AuSable Club tries to help manage overuse

Indian Head vista, overlooking Lower AuSable Lake, is a view that will soon see more restricted access. (Provided photo — Zack Floss)

In the beginning of September, the news that the AuSable Club will pilot access restrictions to Adirondack Mountain Reserve land this coming Columbus Day weekend evoked some frustration in the wilderness recreation community.

This action will see yet-unspecified restrictions to hiker traffic in the roughly 7,000-acre private reserve, which serves as a key access point to the High Peaks Wilderness. The wild popularity of this access point has been highlighted this year as parking limits drove hikers to park in pull-offs up and down Route 73 and march along the road in hopes of getting to their desired hikes. With that popularity, of course, come the ubiquitous challenges of overuse that are being felt across the park. Because of its position as the owner of a unique and massive chunk of land, however, the club is able to take certain steps to limit that overuse, which would be much more difficult to implement elsewhere. Though at first glance the pending restrictions may seem like elitist limits on public freedoms, I think it’s worth taking a harder look at the potential positives to such a move.

There has long been a certain amount of friction between the hiking community at large and AuSable Club land managers and members. The juxtaposition between general hiker culture and the higher-brow aspects of club life can be rather stark. In my personal experience, there have been a few times where it was felt pretty heavily, whether in the form of a gun-toting gate guardian shouting at a 10-year-old hiker for picking raspberries or the club member in the fancy white SUV who loudly derided me while I walked down the side of the road with a group of students. But nothing is one-sided. On the other side of the equation, hikers can frequently be heard cursing the bus which, in normal years, transports club members to and from Lower AuSable Lake or becoming irate and confrontational over the rule banning dogs on AMR land. Many are simply frustrated that only club members have access to places like the AuSable Lakes, all the trail-less wilderness in the valley, and the incredible cliffs on the flanks of Mount Colvin, should they choose to pursue it. With the new, pending restrictions in the works, this frustration has had fertile ground on which bloom.

This all begs an interesting question, though. With hundreds of thousands of acres of publicly owned wild forest on every side of the AMR land, why do we feel so cheated by the limitations on this land?

Being denied the ability to walk through resplendent wilderness when one is normally able to access it freely certainly rubs some people the wrong way. It’s further rankling when that certain access is granted only to those with the means to procure it. That said, the privileges of club members are only a different manifestation of the privilege that many outdoor recreators feel here in the Adirondacks, or in wilderness areas in general. Our access to wild places is a gift that we all-too-frequently take for granted. This is abundantly clear in the way some recreators treat our public lands or the entitlement (even if seemingly benign) that so many of us display in our use thereof.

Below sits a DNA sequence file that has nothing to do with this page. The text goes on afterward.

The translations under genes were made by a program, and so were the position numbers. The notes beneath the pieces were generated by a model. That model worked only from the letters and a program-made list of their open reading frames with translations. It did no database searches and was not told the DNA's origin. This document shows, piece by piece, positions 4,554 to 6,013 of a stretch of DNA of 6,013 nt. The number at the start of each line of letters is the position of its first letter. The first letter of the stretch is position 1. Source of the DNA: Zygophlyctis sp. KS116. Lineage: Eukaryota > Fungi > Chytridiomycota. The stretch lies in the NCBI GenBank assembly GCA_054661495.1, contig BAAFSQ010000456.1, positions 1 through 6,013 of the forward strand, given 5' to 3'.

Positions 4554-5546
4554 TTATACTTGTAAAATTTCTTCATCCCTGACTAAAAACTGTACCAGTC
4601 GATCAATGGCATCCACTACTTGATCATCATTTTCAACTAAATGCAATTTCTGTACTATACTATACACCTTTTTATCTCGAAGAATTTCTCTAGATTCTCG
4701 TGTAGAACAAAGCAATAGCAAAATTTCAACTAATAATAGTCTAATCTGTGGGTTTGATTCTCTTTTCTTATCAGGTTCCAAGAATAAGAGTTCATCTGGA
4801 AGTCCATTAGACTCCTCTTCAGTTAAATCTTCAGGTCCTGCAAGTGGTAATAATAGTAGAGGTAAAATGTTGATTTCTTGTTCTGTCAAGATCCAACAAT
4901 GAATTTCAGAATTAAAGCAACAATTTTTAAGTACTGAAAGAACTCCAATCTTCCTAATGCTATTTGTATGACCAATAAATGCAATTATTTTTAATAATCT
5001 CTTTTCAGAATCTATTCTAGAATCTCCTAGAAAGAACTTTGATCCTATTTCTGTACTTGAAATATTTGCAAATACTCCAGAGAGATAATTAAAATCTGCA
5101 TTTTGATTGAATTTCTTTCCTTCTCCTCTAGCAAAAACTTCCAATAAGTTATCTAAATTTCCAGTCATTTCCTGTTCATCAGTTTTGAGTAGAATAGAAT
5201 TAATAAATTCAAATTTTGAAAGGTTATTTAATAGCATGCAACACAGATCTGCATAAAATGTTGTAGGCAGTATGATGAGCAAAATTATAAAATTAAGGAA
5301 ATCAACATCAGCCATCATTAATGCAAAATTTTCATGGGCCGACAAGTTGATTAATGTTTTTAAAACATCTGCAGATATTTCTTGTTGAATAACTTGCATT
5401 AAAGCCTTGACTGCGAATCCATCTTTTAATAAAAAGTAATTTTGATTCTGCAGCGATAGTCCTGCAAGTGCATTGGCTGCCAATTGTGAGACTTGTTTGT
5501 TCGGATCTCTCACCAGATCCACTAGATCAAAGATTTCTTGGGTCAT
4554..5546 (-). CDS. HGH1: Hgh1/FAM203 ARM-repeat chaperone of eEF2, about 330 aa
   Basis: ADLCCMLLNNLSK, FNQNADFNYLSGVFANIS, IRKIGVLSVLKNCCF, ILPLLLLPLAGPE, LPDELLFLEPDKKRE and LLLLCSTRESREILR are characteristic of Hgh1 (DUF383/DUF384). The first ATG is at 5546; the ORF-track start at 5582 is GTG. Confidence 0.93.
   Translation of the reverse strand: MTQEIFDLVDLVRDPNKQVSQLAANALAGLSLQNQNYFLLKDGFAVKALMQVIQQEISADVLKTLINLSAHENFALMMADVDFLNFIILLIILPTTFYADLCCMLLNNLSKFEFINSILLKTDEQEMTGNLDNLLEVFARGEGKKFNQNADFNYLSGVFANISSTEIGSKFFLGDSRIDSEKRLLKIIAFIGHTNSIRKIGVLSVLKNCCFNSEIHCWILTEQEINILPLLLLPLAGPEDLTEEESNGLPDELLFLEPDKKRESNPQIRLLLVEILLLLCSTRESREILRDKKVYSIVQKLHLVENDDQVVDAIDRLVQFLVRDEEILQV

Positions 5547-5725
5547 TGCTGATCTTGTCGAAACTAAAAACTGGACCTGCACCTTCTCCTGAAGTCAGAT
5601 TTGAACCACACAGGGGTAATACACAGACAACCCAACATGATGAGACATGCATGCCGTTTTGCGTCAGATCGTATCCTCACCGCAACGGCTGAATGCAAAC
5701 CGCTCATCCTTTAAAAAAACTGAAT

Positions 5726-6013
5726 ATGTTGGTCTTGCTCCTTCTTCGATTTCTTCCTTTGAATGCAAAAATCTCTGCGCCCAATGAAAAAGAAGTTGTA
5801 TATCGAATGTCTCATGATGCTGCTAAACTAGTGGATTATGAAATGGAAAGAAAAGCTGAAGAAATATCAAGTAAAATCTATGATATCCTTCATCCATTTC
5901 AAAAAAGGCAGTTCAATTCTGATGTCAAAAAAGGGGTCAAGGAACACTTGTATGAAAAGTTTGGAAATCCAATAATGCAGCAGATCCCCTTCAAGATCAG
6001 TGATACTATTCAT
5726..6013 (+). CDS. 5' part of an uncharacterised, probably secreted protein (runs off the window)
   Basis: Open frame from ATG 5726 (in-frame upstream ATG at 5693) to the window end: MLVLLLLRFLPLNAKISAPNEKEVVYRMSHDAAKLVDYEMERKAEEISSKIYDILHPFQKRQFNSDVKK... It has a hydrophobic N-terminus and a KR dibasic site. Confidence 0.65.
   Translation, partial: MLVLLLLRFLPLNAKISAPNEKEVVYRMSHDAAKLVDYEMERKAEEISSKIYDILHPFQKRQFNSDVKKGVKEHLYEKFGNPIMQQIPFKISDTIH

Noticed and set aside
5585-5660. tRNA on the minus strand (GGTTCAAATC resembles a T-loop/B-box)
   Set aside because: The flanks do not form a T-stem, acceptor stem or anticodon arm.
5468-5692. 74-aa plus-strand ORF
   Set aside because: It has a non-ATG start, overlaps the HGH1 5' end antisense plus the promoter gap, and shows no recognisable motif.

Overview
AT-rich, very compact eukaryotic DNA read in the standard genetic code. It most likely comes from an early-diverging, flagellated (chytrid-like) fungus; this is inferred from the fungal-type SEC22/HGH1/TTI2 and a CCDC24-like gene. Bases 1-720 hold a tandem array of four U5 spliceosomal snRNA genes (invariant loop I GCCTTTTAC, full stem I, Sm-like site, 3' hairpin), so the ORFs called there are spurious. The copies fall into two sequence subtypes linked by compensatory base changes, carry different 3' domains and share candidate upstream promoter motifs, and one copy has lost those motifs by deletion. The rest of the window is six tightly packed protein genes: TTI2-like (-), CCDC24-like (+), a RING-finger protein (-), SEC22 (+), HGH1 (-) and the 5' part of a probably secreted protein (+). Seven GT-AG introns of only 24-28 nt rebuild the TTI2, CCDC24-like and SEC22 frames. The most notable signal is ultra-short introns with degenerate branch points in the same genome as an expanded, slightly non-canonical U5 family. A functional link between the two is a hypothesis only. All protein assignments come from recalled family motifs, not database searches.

The pending restrictions may be, in some part, about improving the experience of club members who don’t want to see a bunch of dirty hikers marching up their roads, but having met more than a few members who tend to join this crew of dirty hikers on their own adventures, I’d assume this is a minor facet in the decision. (After all, to join the AuSable Club, you likely must have felt some version of the passion for the Adirondacks that most visitors and residents experience.) I, for one, take at face value the statement that the primary motivation for this decision is that the resource they are tasked with protecting is being degraded by overuse.

The fact of the matter is that the club does work to diligently protect the incredible swath of wilderness in their possession. It also is generous enough to provide access to thousands of visitors every year, in accordance with the conservation easement it has agreed to with the people of New York. In recent years, with the considerable resources at its disposal and its limited mandate, it has been able to focus on studying the issue of overuse on its lands and the specific negative impacts this is having. Though this issue is also thoroughly studied at the state level, the DEC is in no position to unilaterally introduce limits to recreation without considerable and lengthy public debate on the issue. As the number of recreators visiting the Adirondacks continues to swell, the AMR restriction experiment stands a good chance of being a valuable and timely pilot program for addressing overuse across the rest of the state Forest Preserve in the future.

I am, by no means, a regular proponent of imposing limit to people’s access to (or rightful freedoms in) the backcountry. I would go as far as to say continued access to wild land is critical to my mental health and physical well-being. It remains to be seen how the restrictions to AMR land will be implemented, but as we continue to see aggressive over-loving of Adirondack land, new options need to be explored and big steps taken in the quest to find a sustainable balance of recreation and conservation. Hopefully that’s the kind of balance we’ll see come out of this experiment.


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